Kiwisaver is not protected from bankruptcy, so if you are in a high risk farm, property or business situation - be aware that your Kiwisaver is not ring fenced.  We are the only country that allows this access http://www.bankruptcy.org.nz/kiwisaver.html
One strategy is to keep taking KS holidays to split some savings to a safer place etc rather than exclusively KS.  
 

I thought last Court rulings was still up in the air on it.   Have they resolved it in case law now?

Kiwisaver is not protected from bankruptcy, so if you are in a high risk farm, property or business situation - be aware that your Kiwisaver is not ring fenced.  We are the only country that allows this access http://www.bankruptcy.org.nz/kiwisaver.html
One strategy is to keep taking KS holidays to split some savings to a safer place etc rather than exclusively KS.  
 

but how can you legally hide assets? if bankrupt you cant surely?
 
regards

some assets can be protected through companies and use of trusts.

you can't "hide" them legally, but you can stop creditors overstepping your personal and financial property and taking what belongs to others.   Which, if you were wunning a couple of trading businesses as a sole trader and you personally go bankrupt, it all goes.   If the businesses are companies and you have shares, they can only seize the value of the shareholding (ie your asset)

And that is why people place their assets in Trusts and then use a company that owns nothing but undertakes the day to day transactions of the business. 100 $1 shares is pretty common practice not much of an asset there.

So can someone tell me what I should do, given the conflicting statements here - I am in my early forties and I plan to retire at 55 (I am NOT in Kiwisaver). However, I am saving every cent I earn and getting around a 10% return per annum on my investments.  The reason I am not in Kiwisaver - is I personally have a fairly watertight business plan (ready to put into action to fund my retirement), and I also want to head down the lifestyle choice route at age 55.  Being in Kiwisaver (or being forced to) would effectively mean I would have to wait another 10 years and with my health - I am not particularly willing to take a chance on that.  So, do I keep doing what I am doing (rather effectively I might add) or cut some of the savings and channel them into Kiwisaver for when/if I reach 65?  At 65, I should be rather comfortable with a freehold property and income to enjoy life and I don't expect to be offered a state funded pension - thoughts/comments?

Considering you are so well placed that you are looking to retire at 55 you are probaly fine as KS will tie you in till 65. Especially so if you are self employed .If not then I would do the sums. You put in 3% and your employeer match 3% (this is where self employment means you do both yourself). People argue over the term free money but if your employer does not lower your package by participating then this wiil Govt money (was $1000 then $500+ p/a) means it is lucretive.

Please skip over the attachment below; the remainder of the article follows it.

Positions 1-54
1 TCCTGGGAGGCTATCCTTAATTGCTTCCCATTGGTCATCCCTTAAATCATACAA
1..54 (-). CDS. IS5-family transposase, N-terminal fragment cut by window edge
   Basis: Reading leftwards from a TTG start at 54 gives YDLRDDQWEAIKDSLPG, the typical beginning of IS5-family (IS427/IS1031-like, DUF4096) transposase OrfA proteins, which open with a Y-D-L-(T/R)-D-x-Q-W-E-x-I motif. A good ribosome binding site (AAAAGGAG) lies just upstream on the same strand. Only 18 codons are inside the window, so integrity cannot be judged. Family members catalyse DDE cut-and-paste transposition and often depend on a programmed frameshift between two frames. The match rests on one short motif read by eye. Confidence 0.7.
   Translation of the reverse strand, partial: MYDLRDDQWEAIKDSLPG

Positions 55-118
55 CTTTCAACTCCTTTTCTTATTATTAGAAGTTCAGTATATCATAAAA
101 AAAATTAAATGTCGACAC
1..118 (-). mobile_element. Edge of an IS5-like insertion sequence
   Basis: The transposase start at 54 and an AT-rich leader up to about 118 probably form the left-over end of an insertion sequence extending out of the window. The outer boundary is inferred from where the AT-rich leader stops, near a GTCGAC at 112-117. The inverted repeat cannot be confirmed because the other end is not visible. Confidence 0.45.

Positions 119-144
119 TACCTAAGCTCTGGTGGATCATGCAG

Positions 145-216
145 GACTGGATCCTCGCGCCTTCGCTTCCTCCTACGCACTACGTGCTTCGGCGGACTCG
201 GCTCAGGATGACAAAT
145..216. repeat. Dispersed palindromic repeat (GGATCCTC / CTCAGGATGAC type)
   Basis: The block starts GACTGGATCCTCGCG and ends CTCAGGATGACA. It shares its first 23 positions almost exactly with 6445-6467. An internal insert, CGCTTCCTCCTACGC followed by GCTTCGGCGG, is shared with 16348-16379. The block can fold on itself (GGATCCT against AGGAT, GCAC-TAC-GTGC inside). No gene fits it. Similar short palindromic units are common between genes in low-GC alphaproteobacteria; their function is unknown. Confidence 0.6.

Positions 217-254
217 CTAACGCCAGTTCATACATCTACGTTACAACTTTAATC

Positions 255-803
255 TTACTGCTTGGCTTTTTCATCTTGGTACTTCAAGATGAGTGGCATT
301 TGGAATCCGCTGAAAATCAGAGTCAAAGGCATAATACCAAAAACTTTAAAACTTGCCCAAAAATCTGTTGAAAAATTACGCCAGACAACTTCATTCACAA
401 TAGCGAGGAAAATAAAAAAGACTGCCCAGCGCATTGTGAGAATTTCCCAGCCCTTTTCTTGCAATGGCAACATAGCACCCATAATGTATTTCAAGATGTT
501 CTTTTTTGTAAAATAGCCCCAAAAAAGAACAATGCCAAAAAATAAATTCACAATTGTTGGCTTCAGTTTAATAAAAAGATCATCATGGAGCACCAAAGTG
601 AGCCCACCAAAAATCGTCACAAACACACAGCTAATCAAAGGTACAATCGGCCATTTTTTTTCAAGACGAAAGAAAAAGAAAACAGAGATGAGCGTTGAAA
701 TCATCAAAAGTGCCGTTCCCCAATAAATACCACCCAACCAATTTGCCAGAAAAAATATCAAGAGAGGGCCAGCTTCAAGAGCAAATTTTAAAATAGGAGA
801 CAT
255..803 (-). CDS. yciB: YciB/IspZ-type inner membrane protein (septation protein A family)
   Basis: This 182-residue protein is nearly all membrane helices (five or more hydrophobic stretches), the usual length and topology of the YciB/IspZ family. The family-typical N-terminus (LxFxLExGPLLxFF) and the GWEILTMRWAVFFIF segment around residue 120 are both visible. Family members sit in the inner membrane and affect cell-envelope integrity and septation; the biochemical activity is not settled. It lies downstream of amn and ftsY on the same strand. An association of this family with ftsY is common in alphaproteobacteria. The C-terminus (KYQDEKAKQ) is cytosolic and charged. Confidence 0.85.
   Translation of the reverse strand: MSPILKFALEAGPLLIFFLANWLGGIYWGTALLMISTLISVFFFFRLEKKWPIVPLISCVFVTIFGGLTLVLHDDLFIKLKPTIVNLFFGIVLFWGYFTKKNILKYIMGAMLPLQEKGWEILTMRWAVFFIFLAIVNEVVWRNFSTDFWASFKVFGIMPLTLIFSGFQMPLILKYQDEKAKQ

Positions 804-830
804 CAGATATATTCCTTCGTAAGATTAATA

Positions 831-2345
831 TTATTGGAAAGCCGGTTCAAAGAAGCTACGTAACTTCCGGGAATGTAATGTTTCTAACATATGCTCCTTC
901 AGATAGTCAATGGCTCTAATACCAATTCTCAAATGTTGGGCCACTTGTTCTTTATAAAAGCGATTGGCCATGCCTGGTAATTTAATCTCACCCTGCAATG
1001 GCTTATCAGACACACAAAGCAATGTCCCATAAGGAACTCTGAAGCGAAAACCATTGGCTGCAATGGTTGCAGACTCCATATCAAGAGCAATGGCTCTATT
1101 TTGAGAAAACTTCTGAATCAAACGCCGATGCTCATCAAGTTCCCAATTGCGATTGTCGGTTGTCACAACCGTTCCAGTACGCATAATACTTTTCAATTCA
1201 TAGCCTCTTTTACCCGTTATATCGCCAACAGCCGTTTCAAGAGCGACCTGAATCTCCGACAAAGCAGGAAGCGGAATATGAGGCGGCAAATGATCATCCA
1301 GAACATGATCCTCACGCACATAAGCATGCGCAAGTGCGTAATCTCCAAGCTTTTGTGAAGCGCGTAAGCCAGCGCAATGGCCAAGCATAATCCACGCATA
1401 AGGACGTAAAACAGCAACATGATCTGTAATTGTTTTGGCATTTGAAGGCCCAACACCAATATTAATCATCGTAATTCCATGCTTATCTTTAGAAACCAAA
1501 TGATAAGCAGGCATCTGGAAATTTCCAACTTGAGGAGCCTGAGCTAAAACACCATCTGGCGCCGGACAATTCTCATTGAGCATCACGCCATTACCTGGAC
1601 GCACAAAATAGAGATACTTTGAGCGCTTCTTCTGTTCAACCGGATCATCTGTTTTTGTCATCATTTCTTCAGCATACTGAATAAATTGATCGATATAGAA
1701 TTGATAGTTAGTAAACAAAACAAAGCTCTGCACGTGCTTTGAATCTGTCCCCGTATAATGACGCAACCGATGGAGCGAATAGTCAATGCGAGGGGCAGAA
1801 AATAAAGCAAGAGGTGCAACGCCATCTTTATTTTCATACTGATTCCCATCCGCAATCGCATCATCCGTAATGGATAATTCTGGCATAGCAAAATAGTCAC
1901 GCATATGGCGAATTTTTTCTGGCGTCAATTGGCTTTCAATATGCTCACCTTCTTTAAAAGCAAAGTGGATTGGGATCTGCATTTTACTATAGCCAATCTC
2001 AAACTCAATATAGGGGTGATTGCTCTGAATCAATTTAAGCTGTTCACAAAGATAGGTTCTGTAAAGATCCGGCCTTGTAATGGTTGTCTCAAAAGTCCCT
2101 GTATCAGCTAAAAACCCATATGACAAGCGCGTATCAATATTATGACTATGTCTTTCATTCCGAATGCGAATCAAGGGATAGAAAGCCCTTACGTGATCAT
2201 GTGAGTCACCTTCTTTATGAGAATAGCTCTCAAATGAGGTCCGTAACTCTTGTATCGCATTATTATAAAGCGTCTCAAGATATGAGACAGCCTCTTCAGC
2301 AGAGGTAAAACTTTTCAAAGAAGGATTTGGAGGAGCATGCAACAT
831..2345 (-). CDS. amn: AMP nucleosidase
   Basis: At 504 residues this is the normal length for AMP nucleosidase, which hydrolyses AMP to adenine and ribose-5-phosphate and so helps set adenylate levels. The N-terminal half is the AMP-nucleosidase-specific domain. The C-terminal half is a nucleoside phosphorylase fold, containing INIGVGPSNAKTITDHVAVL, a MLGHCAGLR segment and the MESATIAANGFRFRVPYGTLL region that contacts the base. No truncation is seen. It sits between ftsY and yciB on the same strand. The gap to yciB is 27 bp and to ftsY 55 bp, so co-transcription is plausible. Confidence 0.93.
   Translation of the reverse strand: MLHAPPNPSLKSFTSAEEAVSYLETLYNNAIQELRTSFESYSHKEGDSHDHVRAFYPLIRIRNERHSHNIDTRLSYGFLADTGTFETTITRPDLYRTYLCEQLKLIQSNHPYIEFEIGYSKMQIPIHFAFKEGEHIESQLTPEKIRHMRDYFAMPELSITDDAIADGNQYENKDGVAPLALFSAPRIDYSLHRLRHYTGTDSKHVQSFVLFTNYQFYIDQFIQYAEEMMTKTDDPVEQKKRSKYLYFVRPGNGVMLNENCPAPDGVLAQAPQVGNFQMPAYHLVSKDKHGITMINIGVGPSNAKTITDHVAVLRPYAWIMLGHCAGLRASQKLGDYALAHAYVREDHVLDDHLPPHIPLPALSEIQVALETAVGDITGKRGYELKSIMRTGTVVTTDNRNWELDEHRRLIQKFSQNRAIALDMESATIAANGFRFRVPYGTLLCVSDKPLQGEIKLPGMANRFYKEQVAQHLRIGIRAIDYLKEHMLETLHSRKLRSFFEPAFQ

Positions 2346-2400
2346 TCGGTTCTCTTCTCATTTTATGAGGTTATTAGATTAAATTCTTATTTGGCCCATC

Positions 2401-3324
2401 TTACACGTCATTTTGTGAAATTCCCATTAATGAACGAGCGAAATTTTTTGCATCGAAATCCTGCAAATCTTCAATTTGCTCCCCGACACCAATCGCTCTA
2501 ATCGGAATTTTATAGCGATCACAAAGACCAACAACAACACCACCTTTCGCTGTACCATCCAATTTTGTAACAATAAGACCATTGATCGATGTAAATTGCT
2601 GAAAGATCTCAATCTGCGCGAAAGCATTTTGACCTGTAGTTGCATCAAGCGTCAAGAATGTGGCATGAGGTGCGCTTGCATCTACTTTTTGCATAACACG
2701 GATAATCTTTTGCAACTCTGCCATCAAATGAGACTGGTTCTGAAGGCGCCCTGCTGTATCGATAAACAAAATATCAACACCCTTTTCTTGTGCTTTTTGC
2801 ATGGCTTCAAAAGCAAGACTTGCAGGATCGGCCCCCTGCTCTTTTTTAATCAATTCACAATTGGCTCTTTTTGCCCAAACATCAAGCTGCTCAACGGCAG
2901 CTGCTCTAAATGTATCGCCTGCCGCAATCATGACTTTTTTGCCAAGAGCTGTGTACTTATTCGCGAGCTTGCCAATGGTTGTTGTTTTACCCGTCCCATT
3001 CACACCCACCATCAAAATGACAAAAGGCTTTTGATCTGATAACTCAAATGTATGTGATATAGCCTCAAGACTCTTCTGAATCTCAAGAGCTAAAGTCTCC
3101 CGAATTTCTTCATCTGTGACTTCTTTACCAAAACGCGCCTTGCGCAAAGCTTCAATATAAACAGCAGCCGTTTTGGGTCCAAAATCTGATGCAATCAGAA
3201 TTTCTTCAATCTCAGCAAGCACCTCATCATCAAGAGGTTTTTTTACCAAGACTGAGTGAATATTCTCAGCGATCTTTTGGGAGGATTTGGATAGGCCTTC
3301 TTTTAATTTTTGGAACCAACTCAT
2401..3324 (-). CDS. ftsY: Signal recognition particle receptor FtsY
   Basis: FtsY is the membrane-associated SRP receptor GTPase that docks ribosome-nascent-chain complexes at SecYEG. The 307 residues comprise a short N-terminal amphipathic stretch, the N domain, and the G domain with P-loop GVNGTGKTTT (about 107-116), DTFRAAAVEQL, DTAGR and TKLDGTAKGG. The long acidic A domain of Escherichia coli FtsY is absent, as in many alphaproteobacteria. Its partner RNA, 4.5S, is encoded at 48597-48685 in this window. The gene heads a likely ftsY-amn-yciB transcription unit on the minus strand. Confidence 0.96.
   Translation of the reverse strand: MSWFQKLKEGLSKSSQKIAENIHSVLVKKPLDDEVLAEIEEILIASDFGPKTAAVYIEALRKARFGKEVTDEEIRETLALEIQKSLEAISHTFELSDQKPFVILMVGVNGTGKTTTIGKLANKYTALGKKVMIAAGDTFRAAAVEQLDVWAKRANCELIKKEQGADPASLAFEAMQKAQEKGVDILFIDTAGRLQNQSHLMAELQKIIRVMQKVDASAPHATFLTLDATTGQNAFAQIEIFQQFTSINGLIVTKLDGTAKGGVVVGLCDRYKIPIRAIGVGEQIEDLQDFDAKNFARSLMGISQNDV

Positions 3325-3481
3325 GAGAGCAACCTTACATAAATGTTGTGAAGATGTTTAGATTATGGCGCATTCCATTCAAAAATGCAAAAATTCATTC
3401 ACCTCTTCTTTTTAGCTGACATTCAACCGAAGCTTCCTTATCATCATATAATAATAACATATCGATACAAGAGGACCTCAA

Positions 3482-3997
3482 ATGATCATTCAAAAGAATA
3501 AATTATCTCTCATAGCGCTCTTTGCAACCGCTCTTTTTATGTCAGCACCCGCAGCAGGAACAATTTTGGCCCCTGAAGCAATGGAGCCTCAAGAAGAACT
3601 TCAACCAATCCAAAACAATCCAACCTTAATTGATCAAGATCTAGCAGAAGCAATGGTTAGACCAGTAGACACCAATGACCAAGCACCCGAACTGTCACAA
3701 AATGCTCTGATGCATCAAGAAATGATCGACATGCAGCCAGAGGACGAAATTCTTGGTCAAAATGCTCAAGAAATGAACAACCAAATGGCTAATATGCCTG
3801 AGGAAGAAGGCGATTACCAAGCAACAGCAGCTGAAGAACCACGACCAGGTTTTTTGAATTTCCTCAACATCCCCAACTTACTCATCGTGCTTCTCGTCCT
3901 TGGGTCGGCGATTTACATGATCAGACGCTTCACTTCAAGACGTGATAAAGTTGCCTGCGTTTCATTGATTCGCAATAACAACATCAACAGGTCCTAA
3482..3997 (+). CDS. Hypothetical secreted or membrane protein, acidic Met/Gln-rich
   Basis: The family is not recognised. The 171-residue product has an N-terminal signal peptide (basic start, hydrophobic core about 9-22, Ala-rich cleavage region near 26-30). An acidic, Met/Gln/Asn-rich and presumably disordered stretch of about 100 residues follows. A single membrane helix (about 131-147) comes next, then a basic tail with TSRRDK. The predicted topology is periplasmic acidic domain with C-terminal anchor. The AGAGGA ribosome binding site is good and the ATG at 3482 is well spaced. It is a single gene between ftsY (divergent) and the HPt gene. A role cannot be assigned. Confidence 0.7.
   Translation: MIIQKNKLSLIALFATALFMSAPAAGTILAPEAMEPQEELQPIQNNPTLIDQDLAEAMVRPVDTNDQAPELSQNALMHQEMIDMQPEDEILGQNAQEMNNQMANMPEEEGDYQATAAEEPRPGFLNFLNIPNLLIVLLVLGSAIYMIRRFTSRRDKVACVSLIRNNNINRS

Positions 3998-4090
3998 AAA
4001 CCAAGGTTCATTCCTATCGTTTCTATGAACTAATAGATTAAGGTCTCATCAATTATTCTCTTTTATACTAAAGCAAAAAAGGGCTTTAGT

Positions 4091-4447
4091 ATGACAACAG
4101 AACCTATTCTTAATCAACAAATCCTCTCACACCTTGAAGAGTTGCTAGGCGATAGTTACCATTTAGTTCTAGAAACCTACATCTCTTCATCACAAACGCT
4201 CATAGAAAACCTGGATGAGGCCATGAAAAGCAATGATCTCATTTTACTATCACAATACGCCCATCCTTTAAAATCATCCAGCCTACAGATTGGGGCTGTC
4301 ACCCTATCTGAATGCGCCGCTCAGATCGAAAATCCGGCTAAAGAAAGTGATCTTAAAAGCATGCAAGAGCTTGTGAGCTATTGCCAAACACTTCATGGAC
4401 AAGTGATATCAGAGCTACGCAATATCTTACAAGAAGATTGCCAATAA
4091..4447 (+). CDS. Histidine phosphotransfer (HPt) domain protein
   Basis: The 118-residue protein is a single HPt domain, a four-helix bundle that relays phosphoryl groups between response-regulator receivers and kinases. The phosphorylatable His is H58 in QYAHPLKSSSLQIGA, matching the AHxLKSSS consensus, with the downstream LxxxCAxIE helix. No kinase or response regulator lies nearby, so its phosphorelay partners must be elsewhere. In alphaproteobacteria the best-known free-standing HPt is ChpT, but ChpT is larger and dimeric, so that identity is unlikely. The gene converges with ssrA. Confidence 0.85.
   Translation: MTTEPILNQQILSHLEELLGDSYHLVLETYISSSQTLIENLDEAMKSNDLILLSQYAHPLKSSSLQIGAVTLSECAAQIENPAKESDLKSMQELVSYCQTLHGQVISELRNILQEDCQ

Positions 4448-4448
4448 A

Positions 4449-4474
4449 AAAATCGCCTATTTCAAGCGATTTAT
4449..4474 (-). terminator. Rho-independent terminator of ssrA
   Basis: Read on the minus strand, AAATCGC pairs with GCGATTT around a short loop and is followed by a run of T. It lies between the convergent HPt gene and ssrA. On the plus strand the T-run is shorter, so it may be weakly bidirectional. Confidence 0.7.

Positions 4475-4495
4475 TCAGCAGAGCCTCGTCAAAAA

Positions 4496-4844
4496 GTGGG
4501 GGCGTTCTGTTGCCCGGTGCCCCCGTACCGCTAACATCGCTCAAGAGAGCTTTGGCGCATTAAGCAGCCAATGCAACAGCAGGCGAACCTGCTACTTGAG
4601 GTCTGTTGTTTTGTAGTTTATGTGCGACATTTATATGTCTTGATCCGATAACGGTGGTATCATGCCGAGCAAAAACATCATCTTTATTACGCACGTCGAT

If say 45 you get $1k kick start + $500 p/a till 65 so that is $11k - Employers contributions on top. ALso various funds have done circa 10% over the term of KS.
Stil worth considering as an investment vehicle if the above holds true
Well done 

Considering you are so well placed that you are looking to retire at 55 you are probaly fine as KS will tie you in till 65. Especially so if you are self employed .If not then I would do the sums. You put in 3% and your employeer match 3% (this is where self employment means you do both yourself). People argue over the term free money but if your employer does not lower your package by participating then this wiil Govt money (was $1000 then $500+ p/a) means it is lucretive.  
If say 45 you get $1k kick start + $500 p/a till 65 so that is $11k - Employers contributions on top. ALso various funds have done circa 10% over the term of KS.
Stil worth considering as an investment vehicle if the above holds true
Well done 

I'm with the author on this one.
Our reason being, we are in a lucky position re decent wealth at a young age, with decent prospects and grasp on investment and overall opportunity cost.
It’s that last point which is key, my opportunity cost. I feel come retirement my wife and I will safely have enough assets which produce adequate income to cover us.
With the assurance of a “safe” retirement through other means, the question is would we rather “heaps more” money (the free kiwi saver contributions + compound growth) at retirement or just “more” money today (the 4% or whatever it is).
The answer to that is easy for us, more money today given our age, health and overall freedom.
This is a potentially slippery slide and not an approach I would recommend to the masses, but for us its an easy decsion.
Think I’ll be voting National..
Note - for those who feel opting out and investing their KS themselves will reap better returns, I say goodluck with that. If you overlay Buffet's record using the lower capital (no govt contributions) against the defualt KS (with more capital), compounding to retirment. You will do well to get close.